It’s a wonderful product. In fact, it could even be an innovative product. It is likely that there are at least a few aspects of your product as well as its definition of development that you are extremely satisfied with – no one else does. It would be nice to let your customers know about the great product you have created. However, you don’t want competitors to know about it. Perhaps you should keep the fascinating details hidden…
How Product Managers Try To Keep Product Details Secret
The last thing any product manager would like to do is package the details of their product to send the information to their competitors’ inboxes. We’d all love a reliable method of ensuring that our product information is in the hands of our prospective customers and not those of our competitors. The bad news is that this isn’t going to occur.
While I am sure we all realize that a competitor who is committed to the cause will eventually get copies of any material we make that discusses our product, we would like to reduce the speed at which this happens. But the issue is, how best to do this? A simple solution is not to offer all of the details of our products to anyone on the Internet I’m talking about. Is it really possible to tell who’s seeking it? If you attempt to do this, it’s certainly not likely to be a good looker on your resume for a product manager.
This may sound like something that’s good, but it’s not, and as we all know, it’s simply not practical in the current business climate. Potential customers would like to know more about our products now. And when they’re unable to get any information, they’ll simply go to our competitor’s website and find their details.
Why Keeping Secrets Is Never A Good Idea
A lot of times, what product management managers are doing ends in making it difficult for prospective customers to access details about our products off of our website. Think about your website’s content. Do customers need to supply you with lots of personal details (name, email address, telephone number, etc.) before they can download your information about your products?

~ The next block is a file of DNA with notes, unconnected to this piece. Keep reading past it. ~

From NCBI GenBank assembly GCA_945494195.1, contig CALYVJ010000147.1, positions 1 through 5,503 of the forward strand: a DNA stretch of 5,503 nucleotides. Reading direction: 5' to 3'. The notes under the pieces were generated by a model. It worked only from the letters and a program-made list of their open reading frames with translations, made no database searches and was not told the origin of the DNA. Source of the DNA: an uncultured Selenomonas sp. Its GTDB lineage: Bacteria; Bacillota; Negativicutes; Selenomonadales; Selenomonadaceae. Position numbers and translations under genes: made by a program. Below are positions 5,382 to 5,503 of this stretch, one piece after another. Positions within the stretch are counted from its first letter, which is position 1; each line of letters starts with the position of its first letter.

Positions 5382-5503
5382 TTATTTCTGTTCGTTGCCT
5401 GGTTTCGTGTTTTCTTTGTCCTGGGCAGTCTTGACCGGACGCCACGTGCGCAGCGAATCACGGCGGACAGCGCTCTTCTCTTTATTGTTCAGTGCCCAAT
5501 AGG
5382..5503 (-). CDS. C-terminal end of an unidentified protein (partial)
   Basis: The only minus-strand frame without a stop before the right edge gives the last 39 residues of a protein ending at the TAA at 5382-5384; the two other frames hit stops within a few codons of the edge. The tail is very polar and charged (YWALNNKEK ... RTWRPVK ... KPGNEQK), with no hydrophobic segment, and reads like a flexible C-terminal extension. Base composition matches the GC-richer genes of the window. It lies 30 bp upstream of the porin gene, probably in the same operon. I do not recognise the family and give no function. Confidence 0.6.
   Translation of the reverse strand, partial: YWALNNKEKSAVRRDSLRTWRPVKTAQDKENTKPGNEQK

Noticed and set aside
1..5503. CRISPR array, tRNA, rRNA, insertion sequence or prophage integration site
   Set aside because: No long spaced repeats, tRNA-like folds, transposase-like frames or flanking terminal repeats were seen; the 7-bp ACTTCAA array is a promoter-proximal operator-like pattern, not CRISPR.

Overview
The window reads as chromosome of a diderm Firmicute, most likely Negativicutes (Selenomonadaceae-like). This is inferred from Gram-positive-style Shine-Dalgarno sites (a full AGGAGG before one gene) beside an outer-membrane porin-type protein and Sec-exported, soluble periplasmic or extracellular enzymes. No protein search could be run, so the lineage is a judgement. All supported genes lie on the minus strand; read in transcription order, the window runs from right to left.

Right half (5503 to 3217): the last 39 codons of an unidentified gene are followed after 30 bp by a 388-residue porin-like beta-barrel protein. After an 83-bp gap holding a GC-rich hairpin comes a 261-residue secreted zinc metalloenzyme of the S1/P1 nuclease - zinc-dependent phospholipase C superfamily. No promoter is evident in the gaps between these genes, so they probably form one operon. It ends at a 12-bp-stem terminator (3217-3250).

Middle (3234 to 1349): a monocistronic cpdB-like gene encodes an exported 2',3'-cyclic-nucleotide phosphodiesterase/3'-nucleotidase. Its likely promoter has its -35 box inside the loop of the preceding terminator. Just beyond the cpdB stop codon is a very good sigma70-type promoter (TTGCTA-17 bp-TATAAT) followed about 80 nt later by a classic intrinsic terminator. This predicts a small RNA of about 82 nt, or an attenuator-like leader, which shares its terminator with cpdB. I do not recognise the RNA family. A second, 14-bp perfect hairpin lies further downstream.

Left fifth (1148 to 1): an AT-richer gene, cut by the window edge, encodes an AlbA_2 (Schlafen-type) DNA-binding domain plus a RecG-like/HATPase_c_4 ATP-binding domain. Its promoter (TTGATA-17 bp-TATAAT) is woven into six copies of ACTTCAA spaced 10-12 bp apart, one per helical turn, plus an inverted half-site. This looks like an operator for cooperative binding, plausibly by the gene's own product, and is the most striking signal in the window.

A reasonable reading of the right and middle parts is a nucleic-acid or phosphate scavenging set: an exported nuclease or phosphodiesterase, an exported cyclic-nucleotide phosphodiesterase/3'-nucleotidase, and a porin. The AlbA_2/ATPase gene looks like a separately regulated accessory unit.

If yes, then I’d be hesitant to believe the authenticity of the data you’re getting from customers: they are frustrated with these forms, and they often lie. Your competition is dedicated to filling out these forms, and they’ll be able to get access to your documents.
A better approach to dealing with this issue is to provide your clients with simple access to your product’s information. Make it simple for them to obtain it. Sure, your competitors will be getting it too. However, they’ll be able to access it in the end. Make it simple for customers to know about your product, and they’ll be more interested in purchasing your product.
What All Of This Means For You
I’m sure you’re happy with your product. With luck, you will find things that your product has that no other product has been in a position to duplicate (yet). It’s tempting to hide what makes your product distinctive to yourself, but this could be detrimental to your business, and no one’s job description has told them to create a challenge for their clients.
Product managers are known to implement measures to make it difficult to obtain information about their products when they believe that the information about the product is useful. Making it difficult to obtain product information is a risk of backfiring – future customers might not be keen enough to endure the secrecy obstacles. But your competitors will always have the patience to get through the obstacles!
If you’re making information about your products available to potential customers, it is important to consider the amount of effort they’ll need to put in to access it. It’s true that considering your competitors is something you’ll need to think about. However, you should keep your eyes on your prospective customers. Making it simpler for customers to purchase from you’ll make your product more profitable.